Sumary of Hawaii Department of Health announces federal teams will assist with COVID-19 antibody treaments statewide:
- The Hawaii Department of Health today announced that a federal team of 30 clinicians will arrive in the state later this month to help administer monoclonal antibody therapy to COVID-19 patients.
- Officials emphasized, however, that monoclonal antibody therapy is not a substitute for vaccination against COVID-19. “Targeted use of monoclonal antibodies could keep Hawaii COVID-19 patients from developing severe illness that requires hospitalization,” said Health Director Dr. Elizabeth Char in a news release.
- “However, COVID-19 vaccination remains the most effective way to create long-lasting immunity and prevent severe illness and death.
- Numerous hospitals and health centers statewide, including Hilo Medical Center, Kona Community Hospital, Kaiser Permanente, Waianae Coast Comprehensive Health Center, Queen’s Medical Center West, Maui Memorial Health Center, Straub, and Wilcox Medical Center on Kauai, among others, have been offering monoclonal antibodies to COVID patients.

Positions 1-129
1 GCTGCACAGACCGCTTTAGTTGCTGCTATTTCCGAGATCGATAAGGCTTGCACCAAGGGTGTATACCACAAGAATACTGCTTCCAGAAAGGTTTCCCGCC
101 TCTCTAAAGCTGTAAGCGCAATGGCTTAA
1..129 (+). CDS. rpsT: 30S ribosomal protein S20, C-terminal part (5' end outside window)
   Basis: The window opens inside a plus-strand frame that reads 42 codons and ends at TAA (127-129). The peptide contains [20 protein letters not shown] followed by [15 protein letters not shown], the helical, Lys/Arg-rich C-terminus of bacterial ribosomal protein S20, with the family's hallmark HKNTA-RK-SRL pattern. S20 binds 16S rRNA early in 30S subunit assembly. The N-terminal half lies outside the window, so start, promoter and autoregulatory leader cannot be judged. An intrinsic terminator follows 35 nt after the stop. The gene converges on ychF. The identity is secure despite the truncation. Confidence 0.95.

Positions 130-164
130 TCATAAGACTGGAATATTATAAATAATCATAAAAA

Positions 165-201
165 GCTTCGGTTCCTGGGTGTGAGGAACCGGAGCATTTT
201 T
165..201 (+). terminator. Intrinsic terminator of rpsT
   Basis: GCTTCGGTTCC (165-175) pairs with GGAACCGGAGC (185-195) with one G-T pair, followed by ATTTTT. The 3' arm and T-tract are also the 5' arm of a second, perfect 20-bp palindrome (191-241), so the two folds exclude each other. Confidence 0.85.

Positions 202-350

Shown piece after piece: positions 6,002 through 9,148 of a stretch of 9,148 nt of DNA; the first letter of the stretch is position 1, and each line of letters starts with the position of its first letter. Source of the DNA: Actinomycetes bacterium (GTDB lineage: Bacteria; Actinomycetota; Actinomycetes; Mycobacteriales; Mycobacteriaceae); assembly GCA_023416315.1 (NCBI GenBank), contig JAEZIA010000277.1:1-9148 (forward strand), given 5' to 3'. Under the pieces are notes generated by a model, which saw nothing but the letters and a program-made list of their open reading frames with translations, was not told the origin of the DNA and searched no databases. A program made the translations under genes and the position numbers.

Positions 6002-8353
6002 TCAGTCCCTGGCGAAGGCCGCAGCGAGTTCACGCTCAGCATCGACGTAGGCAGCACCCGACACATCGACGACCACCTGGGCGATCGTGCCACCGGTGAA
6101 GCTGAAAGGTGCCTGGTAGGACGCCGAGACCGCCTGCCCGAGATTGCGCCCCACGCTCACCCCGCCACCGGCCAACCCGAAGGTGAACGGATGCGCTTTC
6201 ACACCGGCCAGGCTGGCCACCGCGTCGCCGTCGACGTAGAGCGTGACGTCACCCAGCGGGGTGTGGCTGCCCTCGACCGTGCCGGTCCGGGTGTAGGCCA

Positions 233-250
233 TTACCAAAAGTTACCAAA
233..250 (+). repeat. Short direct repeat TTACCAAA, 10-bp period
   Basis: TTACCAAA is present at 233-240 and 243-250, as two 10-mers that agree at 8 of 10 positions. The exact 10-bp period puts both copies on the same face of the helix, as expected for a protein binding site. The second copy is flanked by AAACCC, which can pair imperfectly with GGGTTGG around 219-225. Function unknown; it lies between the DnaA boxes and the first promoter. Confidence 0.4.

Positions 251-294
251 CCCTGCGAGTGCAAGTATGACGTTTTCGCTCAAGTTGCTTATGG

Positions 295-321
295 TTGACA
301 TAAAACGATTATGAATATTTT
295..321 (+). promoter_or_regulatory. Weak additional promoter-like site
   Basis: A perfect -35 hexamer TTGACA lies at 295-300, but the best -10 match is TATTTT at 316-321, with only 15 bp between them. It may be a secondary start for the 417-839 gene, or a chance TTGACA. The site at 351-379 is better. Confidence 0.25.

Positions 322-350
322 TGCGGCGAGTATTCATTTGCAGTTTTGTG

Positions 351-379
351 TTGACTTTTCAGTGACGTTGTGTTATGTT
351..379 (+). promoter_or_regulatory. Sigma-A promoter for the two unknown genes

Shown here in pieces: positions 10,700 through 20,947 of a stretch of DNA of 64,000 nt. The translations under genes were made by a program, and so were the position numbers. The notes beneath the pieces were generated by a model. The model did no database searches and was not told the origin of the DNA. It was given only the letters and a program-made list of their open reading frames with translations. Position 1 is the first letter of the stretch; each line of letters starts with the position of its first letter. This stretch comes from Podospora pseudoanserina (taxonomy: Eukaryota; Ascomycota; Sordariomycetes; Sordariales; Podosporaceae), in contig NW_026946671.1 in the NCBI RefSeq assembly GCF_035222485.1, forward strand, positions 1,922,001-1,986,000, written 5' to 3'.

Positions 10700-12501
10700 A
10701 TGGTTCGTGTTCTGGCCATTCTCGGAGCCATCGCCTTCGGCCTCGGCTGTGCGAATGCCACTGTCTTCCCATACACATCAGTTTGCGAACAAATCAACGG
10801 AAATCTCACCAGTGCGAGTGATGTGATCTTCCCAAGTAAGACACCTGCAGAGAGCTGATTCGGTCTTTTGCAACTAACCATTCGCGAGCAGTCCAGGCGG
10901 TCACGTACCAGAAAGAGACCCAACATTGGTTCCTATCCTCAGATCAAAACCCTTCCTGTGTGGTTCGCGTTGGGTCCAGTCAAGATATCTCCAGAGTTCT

- Hilo Medical Center first used the treatment for hospitalized patients, including long-term care patients, last year, with good outcomes, said spokeswoman Elena Cabatu.
- Hilo Medical Center has also been operating beyond capacity for the past three weeks, she said, with 38 COVID patients in-house on Friday, in addition to 12 long-haulers that are no longer contagious, but still very sick.
- There are 19 intensive care unit patients at the hospital although there are only 11 beds in ICU, she said, so they are being placed in other areas, including a third floor unit and the emergency department.
- 19. DOH said six teams will be stationed at hospitals or federally qualified health centers across the state, administering treatments, which require monitoring and the ability to respond to reactions or other medical events, seven days a week.